DALLAS — The Dallas County prosecutor is considering whether to file criminal charges against Thomas Eric Duncan, the Liberian man who traveled from Monrovia to Dallas, where he was diagnosed with the deadly virus last week.

“We are looking at whether he intentionally and knowingly exposed the public to the virus,” said Debbie Denmon, a spokesperson for the Dallas County prosecutor’s office.

“It’s the issue of holding someone accountable, that you can’t just get on an airplane and lie on a travel document and get to the United States and lie on a hospital document,” she said.

Neighbors in Liberia said that Duncan had been in direct contact with a woman, who later died of Ebola. Duncan reportedly helped carry the 19-year-old woman, who was convulsing, to a nearby hospital. They said it was not clear whether Duncan knew the woman had Ebola before he left Liberia.


According to officials, Duncan reported on an airport screening questionnaire that he had had no contact with an Ebola patient. Before he left Liberia, officials checked his temperature at the airport. He had no fever. Authorities in Liberia said last week that they plan to prosecute Duncan for lying on the questionnaire.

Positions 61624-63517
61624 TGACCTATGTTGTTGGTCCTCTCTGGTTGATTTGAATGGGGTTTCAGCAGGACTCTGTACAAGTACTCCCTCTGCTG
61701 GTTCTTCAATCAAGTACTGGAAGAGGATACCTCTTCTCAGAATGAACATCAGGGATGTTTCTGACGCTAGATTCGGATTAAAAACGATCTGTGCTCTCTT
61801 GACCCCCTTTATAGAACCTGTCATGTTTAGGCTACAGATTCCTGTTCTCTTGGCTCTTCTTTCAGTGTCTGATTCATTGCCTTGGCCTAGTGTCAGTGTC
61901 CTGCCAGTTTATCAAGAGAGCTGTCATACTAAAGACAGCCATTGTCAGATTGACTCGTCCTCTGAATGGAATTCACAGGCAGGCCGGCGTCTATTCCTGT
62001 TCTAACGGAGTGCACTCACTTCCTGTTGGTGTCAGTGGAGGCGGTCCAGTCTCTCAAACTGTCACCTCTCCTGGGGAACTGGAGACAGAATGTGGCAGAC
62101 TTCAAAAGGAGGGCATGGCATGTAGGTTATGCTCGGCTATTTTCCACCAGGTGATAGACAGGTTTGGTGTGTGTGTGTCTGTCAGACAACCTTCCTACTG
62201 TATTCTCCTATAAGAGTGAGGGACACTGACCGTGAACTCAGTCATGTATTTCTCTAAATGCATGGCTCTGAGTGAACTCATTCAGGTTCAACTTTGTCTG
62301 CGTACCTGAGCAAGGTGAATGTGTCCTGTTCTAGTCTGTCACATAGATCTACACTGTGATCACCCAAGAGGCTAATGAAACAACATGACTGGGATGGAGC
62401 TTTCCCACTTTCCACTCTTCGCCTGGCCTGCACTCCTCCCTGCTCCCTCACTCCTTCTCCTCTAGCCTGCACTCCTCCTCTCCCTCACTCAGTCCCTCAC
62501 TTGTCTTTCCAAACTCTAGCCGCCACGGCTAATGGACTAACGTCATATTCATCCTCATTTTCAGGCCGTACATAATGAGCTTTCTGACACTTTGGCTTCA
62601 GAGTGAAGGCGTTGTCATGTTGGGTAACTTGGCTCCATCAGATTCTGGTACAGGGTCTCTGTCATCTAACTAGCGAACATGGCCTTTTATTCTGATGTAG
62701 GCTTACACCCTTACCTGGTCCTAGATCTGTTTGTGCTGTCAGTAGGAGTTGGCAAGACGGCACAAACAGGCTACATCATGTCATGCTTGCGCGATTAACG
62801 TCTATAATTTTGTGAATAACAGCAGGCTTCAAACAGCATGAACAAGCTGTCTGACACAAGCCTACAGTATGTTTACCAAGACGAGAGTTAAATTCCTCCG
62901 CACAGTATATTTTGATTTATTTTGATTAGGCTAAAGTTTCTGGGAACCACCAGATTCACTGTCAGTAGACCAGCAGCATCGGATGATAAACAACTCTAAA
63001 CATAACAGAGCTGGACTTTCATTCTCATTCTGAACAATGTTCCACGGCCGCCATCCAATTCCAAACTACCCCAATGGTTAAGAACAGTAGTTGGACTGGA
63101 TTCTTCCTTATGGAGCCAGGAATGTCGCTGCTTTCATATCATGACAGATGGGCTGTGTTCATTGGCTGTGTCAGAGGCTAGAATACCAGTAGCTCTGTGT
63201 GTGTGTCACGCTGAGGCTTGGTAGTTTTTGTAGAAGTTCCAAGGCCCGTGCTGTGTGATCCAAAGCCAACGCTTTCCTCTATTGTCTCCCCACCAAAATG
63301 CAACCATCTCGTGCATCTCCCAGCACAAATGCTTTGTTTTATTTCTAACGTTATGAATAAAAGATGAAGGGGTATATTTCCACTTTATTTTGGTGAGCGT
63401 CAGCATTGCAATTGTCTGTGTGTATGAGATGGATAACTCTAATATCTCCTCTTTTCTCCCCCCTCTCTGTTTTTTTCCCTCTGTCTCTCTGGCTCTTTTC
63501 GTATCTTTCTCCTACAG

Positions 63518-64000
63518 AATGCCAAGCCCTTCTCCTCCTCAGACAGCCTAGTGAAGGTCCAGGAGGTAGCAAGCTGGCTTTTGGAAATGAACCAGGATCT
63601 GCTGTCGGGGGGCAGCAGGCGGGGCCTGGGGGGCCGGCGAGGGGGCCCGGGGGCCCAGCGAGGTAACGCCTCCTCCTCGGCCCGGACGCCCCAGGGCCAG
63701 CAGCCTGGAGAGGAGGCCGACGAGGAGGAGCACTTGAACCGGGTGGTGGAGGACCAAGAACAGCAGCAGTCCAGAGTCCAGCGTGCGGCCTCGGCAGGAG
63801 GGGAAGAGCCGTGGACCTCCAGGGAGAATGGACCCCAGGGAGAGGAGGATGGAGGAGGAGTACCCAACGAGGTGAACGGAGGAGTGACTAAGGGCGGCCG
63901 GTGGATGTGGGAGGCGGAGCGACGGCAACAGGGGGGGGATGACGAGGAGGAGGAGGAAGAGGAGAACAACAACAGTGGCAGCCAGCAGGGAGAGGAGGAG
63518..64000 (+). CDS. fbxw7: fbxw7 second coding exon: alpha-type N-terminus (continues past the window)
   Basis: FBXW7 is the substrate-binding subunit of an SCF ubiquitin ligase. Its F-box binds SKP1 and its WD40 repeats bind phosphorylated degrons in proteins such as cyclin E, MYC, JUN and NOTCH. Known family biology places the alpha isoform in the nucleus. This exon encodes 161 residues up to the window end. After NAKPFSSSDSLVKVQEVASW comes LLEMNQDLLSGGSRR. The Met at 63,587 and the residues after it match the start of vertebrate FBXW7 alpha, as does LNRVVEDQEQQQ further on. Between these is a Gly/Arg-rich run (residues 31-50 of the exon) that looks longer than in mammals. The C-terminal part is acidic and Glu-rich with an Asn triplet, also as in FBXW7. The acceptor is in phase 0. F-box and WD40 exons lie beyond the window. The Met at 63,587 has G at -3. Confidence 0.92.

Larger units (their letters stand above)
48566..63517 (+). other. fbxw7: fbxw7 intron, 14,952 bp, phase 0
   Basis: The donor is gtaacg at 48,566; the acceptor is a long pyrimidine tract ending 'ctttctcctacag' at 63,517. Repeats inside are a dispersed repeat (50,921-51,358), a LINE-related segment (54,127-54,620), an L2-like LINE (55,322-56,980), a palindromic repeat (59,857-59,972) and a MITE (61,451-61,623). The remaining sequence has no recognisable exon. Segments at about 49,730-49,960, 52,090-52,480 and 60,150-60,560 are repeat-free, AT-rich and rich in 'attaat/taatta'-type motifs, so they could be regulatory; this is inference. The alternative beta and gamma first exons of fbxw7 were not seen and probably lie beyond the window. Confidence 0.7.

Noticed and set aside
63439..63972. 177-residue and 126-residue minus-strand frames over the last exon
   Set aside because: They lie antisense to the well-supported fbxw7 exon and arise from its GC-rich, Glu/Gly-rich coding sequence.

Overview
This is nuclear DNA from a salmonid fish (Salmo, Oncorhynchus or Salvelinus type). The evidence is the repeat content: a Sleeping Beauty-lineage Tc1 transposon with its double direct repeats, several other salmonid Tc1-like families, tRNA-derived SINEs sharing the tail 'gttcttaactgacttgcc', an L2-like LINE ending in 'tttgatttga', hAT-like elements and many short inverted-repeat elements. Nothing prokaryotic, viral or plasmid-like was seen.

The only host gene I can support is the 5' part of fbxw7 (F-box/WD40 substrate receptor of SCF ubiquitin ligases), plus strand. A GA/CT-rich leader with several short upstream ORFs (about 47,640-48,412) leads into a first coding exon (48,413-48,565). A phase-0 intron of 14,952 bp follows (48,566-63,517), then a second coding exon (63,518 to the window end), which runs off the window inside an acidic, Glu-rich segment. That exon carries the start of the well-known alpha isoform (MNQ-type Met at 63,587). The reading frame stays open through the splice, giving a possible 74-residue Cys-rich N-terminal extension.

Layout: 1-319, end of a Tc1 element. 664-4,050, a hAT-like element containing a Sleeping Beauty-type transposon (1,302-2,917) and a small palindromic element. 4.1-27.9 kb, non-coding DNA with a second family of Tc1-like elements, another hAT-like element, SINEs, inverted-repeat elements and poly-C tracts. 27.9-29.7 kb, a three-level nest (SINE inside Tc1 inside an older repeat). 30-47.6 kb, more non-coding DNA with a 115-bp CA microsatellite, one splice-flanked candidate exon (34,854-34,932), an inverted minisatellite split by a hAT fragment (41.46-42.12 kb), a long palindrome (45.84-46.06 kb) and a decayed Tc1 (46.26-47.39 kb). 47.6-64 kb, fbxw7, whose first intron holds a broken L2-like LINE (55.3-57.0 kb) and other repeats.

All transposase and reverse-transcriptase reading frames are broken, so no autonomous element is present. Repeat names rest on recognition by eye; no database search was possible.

Duncan landed in the United States on Sept. 20. He went to Texas Health Presbyterian Hospital in Dallas on Sept. 26 and had a temperature of 100.1. He told the nurse then that he had not been around anyone with Ebola. The hospital sent him home.

County officials said Monday that they will be analyzing procedures and what went wrong during the first visit Duncan made to the hospital.


Duncan returned to the hospital on Sept. 28, and he was diagnosed with Ebola and placed in isolation. He remains in critical condition and has begun receiving experimental treatments.


Denmon said the prosecutor’s office is debating whether to file aggravated assault charges against Duncan.

The case would be similar to other cases in which defendants have knowingly infected people with the HIV virus, she said.

“If he ends up being on his deathbed, it would be inhumane to file charges,” she said. “It’s a delicate situation.”

Denmon said the county prosecutor’s office received several complaints from citizens last week about the case.

“They see people in suits, covered head to toe on the news,” she said. “They hear reports of kids being sent home from school. That scared some people.”

She said the office has not assigned an official investigator to the case yet, which would be the first step in the process.

A charge of aggravated assault carries a sentence of two to 20 years.

“We are not where we can say this is a formal investigation,” she said.